A thematic analysis of the terms and conditions of the 20 most popular social media platforms and the 2 predominant mobile phone ecosystems (Android and iOS) was conducted. The results of this analysis served as the basis for scoring these platforms.
The analysis showed that most platforms comply with the age requirements issued by legislators. However, the consent process during sign-up was not taken seriously. Terms and conditions are often too long and difficult to understand, especially for younger users. The same applies to age verification, which is not realized proactively but instead relies on other users who report underaged users.
This study reveals that social media networks are still lacking in many respects regarding the adequate protection of children. Consent procedures are flawed because they are too complex, and in some cases, children can create social media accounts without sufficient age verification or parental oversight. Adopting measures based on key ethical principles will safeguard the health and well-being of children. This could mean standardizing the registration process in accordance with modern research ethics procedures: give users the key facts that they need in a format that can be read easily and quickly, rather than forcing them to wade through chapters of legal language that they cannot understand. Improving these processes would help safeguard the mental health of children and other social media users.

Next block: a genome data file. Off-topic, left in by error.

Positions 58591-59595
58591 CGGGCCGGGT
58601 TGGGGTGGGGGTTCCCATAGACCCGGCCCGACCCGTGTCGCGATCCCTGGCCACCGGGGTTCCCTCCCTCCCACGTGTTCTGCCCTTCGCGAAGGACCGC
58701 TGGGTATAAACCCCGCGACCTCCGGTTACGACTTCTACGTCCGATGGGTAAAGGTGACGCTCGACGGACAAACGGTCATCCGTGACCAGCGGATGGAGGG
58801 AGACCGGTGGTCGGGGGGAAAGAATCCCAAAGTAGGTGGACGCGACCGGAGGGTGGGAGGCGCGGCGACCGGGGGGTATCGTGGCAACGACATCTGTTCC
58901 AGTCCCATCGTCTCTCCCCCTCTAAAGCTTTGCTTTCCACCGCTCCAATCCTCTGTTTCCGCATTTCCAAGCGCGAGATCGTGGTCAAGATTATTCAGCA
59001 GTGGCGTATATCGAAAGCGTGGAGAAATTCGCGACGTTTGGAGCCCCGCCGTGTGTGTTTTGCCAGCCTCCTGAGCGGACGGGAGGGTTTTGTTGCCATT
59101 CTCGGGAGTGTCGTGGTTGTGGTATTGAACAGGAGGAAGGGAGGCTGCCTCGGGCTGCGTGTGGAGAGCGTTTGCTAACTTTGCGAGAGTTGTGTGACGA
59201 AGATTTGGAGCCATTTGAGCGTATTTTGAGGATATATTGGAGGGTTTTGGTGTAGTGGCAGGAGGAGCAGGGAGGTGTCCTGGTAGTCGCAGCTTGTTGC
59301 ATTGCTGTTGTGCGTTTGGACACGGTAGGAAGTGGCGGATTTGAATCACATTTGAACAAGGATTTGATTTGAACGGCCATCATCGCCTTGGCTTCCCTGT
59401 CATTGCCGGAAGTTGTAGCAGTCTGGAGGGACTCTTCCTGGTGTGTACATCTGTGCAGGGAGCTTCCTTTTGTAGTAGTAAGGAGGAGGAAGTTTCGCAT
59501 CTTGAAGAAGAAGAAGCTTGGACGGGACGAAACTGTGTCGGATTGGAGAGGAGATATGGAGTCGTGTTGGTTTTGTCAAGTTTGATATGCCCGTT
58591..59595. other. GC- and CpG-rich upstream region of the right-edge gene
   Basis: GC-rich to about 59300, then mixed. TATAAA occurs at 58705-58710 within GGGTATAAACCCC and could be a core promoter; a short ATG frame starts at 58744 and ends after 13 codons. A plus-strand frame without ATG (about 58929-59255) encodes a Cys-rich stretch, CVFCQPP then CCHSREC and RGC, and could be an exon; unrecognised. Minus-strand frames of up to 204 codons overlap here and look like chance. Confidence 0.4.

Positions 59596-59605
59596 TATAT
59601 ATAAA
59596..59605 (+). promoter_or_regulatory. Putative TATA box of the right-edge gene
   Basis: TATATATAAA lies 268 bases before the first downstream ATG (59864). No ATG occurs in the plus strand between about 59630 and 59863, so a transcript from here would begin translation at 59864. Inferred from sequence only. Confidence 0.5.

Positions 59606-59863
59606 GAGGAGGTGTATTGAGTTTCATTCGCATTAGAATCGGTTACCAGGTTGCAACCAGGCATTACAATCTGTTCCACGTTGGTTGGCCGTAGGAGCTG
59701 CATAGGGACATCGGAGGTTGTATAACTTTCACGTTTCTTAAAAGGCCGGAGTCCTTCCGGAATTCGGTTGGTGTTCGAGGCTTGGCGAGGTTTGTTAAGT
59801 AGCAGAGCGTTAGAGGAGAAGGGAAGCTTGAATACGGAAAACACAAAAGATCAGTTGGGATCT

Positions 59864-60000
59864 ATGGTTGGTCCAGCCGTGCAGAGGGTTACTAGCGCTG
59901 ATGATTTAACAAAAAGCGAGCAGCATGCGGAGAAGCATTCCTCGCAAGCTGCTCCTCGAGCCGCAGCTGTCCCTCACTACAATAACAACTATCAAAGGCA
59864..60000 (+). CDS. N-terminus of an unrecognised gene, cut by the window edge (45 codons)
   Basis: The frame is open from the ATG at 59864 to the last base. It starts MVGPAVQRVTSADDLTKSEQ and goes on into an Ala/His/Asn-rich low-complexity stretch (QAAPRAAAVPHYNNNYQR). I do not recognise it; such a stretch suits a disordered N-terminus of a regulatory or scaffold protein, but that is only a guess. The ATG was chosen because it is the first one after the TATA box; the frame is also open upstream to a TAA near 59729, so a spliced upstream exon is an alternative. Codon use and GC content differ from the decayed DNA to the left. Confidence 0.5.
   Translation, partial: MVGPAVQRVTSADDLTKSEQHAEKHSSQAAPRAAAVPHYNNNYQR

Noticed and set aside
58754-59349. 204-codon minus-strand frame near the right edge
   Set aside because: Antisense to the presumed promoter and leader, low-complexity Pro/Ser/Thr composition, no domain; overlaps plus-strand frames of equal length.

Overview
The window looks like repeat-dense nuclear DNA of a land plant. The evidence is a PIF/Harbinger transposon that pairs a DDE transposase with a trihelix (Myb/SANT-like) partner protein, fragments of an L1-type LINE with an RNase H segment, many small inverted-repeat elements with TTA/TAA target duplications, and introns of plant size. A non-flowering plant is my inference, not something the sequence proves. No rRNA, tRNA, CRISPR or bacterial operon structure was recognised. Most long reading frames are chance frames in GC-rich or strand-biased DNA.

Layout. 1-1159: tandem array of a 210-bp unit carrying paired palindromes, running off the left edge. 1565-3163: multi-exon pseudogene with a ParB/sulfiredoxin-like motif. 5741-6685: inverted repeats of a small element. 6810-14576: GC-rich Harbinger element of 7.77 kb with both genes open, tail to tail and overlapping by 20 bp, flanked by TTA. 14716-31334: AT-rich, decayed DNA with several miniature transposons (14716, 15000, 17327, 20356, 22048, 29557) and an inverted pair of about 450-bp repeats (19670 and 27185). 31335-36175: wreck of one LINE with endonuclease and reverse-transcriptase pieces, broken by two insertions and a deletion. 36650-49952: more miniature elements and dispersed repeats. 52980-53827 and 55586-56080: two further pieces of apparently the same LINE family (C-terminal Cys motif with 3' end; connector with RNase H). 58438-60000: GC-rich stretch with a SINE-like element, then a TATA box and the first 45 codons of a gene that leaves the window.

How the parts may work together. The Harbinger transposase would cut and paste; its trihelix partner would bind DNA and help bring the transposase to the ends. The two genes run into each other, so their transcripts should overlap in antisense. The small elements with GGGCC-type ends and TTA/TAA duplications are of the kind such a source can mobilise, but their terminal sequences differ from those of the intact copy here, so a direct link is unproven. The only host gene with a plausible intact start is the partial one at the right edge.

Implementing new consent procedures for schools-based human papillomavirus vaccination: a qualitative study
Suzanne Audrey, Karen Evans, Michelle Farr, Joanne Ferrie, Julie Yates, Marion Roderick, Harriet Fisher
British Journal of Child Health, 10 April 2021; 2(2)